For some, angling is the perfect excuse to be closer to nature. To see the dipping and darting of a Kingfisher. To witness the new life that blossoms and emerges in spring. Opening your eyes to sights you simply don’t see on a normal day. Being at one with nature is at once powerful and additively hypnotic.


It can be a time to reflect and think things through. The peace and quiet allows us to settle our thoughts, to contemplate our lives and to make important decisions. It’s much easier to do this when you’ve taken a step away from the noise and clamour of daily life. The quiet time can allow your mind to refocus and to relax – again a rarity in the fast-paced world in which we live.

Wildlife is abundant in Dorset when you make the time to see it

For others being on the bank offers  a chance to spend quality time with like-minded people. Socialising whilst fishing ticks numerous boxes. Enjoying a brew, or even a cheeky beer on your favourite venue with your favourite people takes some beating. ‘Chin wags’ that put the world to rights - we’ve all had them and likely always will do. For people that have never fished or have never had the desire to, these reasons may not register on their radar. Why would they? On face value, we dangle a line, get cold and wet and often come home fish-less. Those of us who’ve been bitten by the bug though, have a much deeper understanding of why we do it. Fishing can take us into new, undiscovered worlds.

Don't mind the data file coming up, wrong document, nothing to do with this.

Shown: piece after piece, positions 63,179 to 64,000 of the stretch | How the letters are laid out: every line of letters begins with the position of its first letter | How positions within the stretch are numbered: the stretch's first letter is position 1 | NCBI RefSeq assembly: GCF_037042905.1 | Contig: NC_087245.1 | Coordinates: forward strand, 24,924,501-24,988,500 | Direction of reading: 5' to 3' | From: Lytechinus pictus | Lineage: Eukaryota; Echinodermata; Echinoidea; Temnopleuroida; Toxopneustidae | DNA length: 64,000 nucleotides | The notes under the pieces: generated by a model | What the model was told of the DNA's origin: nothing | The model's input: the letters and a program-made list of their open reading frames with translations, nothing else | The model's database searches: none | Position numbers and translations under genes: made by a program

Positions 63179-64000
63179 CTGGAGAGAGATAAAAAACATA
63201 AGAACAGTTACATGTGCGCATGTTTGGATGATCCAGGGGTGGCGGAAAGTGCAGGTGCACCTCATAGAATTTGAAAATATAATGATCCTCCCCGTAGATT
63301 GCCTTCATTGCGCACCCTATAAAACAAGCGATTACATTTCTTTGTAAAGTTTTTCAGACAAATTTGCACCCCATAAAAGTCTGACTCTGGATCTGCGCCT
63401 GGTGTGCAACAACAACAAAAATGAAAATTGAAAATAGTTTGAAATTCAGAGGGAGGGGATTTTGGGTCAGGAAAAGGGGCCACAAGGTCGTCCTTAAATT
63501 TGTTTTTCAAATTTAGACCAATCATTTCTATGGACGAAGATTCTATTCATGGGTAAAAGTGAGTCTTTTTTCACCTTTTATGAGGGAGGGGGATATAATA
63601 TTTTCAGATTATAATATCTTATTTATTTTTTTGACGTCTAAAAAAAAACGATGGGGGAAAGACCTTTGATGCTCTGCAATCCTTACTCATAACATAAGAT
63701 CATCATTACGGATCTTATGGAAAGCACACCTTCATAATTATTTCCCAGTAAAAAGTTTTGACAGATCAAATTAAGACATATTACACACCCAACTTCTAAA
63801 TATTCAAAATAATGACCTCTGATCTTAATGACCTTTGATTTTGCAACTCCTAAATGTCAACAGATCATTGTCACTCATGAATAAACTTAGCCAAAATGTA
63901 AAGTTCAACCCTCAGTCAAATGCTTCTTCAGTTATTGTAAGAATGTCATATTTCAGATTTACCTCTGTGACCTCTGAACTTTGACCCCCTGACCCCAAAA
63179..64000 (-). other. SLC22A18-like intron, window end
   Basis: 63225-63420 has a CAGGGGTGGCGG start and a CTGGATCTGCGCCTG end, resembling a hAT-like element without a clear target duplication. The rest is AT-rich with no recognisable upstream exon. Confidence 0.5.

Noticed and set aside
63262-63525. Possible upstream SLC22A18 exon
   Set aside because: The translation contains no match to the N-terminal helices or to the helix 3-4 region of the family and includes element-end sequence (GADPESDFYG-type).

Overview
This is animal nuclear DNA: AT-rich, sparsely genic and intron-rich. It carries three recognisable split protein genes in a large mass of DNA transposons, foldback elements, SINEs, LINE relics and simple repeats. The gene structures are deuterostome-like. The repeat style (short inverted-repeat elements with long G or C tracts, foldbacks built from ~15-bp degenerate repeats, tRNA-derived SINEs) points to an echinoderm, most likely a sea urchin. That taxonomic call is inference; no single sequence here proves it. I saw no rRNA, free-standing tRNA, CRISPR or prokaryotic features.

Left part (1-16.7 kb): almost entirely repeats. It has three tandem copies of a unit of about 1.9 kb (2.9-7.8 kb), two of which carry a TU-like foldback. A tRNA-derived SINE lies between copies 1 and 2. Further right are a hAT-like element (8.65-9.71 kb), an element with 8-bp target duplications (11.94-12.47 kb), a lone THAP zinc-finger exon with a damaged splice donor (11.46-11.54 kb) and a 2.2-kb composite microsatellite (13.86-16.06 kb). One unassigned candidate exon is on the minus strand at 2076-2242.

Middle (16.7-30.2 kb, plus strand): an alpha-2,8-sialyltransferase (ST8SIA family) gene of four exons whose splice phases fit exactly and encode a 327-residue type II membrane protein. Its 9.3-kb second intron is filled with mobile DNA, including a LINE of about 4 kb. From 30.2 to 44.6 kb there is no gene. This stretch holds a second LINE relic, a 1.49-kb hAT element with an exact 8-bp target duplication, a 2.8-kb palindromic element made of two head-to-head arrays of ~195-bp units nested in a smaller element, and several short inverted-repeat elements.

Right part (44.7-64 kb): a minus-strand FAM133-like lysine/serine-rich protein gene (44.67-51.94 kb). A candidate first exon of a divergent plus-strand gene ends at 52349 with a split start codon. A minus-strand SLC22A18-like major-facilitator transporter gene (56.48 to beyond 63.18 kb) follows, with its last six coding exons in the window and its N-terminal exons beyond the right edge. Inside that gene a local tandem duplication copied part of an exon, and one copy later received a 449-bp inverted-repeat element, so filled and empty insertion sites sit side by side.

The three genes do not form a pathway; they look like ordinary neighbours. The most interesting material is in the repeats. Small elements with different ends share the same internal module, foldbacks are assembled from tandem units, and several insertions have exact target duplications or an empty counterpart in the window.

Another beautiful entry into the Club photo comp

Maybe you know someone who needs a little ‘headspace’, or someone having a tough time at the moment. Ordinarily you might go for a coffee or out for a drink. Maybe a nice walk. Perfectly logical and kind things to do. But perhaps just a few hours fishing though could be life changing for someone you know. If you know someone who might appreciate the thought, take them fishing for a few hours if they’re up for it. Not necessarily on a club water, anywhere that you can. A thermos flask with a hot brew, a chair by the water and a friendly face to enjoy it with. You might make more of a difference than you ever realised you could.

I was re-reading the AGM minutes from the 27 March 2018. It is part of planning for next year’s AGM, which is to be held on the 26 March 2019 at the British Legion Corfe Mullen.

A few things struck me about that meeting and what was said.


The first was that nobody from the membership stepped up to offer themselves for election to the Committee either as an officer of the Club or as a Committee Member.